i really cant stand people who moan about their situation and do nothing about it. of course good childcare costs money, and so it bloody should. you get what you pay for and if you pay nothing for childcare then you will get nothing like childcare!! yes it is easy and convenient to have your mum do it but if it isn't right for your child then you are losing out in the long run because your dad's attitudes will be picked up by your son.

IloveJudgeJudy Fri 10-Jun-11 18:01:54

Don't let your son be looked after by your father. I made this mistake, asked my dad just to pick up two DC after school once a week for about an hour. He was nasty to my DS and it has caused a big rift between us. My DM is lovely, but puts up with a lot from my dad. It wasn't just this childcare situation that put a rift between us, it was the culmination of a lot of things. It would have been better if he hadn't picked my DC up from school, ever.

cheesespread Fri 10-Jun-11 19:30:19

i wasnt moaning i was asking for advice,and its what ive seen all my life my dad calling my mother an idiot and many more names so its pretty normal to me
i agreed to my parents looking after my child as i thought my dad would behave himself oviously not

DuelingFanjo Fri 10-Jun-11 19:35:57

you will get benefits to help with childcare and presumably your husband will pay half the cost?

cheesespread Fri 10-Jun-11 19:47:24

ill probably lend up packing work in be the easiest thing

BooyHoo Sun 12-Jun-11 13:34:26

why the 'woe is me' attitude?

dont you want to work?

saffy85 Sun 12-Jun-11 15:12:06

As others have said, you need to find different childcare for your DS if you don't like how your dad behaves. I sympathise- my own dad has no patience with small children his own or other peoples' so I would never leave my DC to be looked after by him. I would never leave my DC with DP's aunty no matter how much she begs because I don't like how she does things. And she regualrly goes shoplifting and I know that's why she wants to take my DD in her buggy to the shops (but that's a thread for another day...)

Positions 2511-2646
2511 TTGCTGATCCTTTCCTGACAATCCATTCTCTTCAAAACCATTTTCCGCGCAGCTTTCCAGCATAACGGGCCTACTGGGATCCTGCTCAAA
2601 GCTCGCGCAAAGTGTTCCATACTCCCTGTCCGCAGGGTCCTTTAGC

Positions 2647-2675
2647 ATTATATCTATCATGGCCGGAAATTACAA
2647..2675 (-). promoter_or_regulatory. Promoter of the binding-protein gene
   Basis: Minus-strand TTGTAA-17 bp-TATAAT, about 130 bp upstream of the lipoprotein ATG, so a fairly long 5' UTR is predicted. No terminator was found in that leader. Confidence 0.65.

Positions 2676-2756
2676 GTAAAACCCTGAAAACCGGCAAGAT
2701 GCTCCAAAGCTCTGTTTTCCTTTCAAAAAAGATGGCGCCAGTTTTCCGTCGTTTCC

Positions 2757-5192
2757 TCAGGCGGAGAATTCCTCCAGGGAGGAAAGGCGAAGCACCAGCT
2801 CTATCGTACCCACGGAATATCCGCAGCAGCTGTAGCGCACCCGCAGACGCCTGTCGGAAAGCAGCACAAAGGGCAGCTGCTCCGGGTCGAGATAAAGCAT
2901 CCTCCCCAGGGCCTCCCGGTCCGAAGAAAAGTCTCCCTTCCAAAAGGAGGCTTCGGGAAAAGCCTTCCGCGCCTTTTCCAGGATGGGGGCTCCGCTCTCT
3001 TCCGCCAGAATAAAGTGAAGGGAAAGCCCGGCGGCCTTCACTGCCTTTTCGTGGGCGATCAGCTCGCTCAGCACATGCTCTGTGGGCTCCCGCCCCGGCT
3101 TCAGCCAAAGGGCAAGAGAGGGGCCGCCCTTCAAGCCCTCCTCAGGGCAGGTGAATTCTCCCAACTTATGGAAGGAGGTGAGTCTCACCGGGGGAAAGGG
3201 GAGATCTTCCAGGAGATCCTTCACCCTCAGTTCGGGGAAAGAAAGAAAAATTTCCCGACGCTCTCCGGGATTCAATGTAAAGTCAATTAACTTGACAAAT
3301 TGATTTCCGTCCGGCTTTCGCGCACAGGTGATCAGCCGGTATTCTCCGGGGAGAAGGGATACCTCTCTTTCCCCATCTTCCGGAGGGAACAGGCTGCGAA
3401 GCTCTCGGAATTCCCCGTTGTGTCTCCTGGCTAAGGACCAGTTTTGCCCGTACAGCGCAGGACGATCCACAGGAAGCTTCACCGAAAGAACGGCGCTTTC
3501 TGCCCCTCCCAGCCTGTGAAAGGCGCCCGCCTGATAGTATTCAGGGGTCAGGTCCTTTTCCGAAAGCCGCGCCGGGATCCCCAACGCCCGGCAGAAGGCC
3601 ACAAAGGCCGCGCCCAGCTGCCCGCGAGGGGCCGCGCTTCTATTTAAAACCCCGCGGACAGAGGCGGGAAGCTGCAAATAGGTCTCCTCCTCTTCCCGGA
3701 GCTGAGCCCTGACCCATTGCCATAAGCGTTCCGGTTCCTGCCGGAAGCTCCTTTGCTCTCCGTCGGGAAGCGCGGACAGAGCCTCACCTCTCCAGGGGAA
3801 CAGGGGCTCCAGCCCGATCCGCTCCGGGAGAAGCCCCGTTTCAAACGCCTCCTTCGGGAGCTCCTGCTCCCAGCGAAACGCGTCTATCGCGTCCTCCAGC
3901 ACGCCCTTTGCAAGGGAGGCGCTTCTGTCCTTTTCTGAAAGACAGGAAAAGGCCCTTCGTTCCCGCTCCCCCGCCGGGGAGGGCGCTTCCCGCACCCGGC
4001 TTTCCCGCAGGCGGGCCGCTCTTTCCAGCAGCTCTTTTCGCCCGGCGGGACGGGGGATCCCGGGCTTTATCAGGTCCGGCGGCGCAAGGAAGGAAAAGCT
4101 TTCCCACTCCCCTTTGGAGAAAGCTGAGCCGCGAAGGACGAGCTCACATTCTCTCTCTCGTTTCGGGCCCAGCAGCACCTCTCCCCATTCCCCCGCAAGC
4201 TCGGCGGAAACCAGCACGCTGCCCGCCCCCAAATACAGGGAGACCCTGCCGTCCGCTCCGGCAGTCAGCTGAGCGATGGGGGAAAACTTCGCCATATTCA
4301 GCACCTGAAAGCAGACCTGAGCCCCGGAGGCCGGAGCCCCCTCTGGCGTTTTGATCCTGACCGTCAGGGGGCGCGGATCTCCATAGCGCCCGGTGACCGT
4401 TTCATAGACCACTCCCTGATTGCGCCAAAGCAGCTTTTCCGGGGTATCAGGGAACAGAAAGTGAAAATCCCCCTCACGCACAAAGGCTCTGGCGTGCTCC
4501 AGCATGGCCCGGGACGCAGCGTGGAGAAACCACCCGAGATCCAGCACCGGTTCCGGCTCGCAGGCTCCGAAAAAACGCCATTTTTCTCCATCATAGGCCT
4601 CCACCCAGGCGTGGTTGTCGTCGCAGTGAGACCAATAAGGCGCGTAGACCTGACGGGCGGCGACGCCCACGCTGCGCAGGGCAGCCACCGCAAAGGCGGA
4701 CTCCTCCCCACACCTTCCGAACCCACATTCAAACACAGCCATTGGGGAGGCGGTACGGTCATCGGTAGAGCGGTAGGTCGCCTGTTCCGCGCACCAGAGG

In short if relatives are taking care of your DC regularly for free and doing a massive favour by doing so you can work/study you need to accept they might do things differently.

bluebobbin Sun 12-Jun-11 15:21:20


This isn't an issue about grandparents providing free childcare and doing things their way rather than your way as some posts above suggest. It isn't an argument over a nap time etc.

The very serious issue is that your defenceless 14 month old child is in the care of an abuser. I know exactly what this is like - my dad is Jeckyll and Hyde as well and I am a few more years down the line with my kids than you. So on the occasions my dad is abusive, he has called my DS a little bastard etc...(for ridiculous things when he was less than 18m old). I have learned the hard way that I must restrict my dad's contact with him. I try to see my dad when DS is at school now and if I take DS with me, I make very sure that it is a gathering with lots of people and I keep my DS virtually glued to me to protect him. You must not let your dad take care of your child and if that means giving up work, you will have to do that. sad

PlanetEarth Sun 12-Jun-11 15:46:01

I have to say I wouldn't be happy if this were my child. Sounds like your dad is not likely to change, so your only option is not to have him look after your child. I can't see how it would work to have only your mum look after your child, even if that were logistically possible it would surely make your relationship with your dad even worse. So... it comes down to finding other childcare or not working. (I suspect this is what you are thinking already.)

If finding other childcare spoils your relationship with your parents, I think you have to ask yourself what to prioritise - your relationship with them, or the care of your son.

cheesespread Sun 12-Jun-11 17:23:08

whats your problem booyhoo?

cheesespread Sun 12-Jun-11 17:25:56

i have been to my parents today and my dad has been really nice,nicer than usual,this is how he acts when he s gone too far

i spoke to my mum yesterday about it all and she said my dad would never be nasty to my son,i told her if anything like this happens again ill be packing in work and lookin after him myself

thankyou for the advice ladies x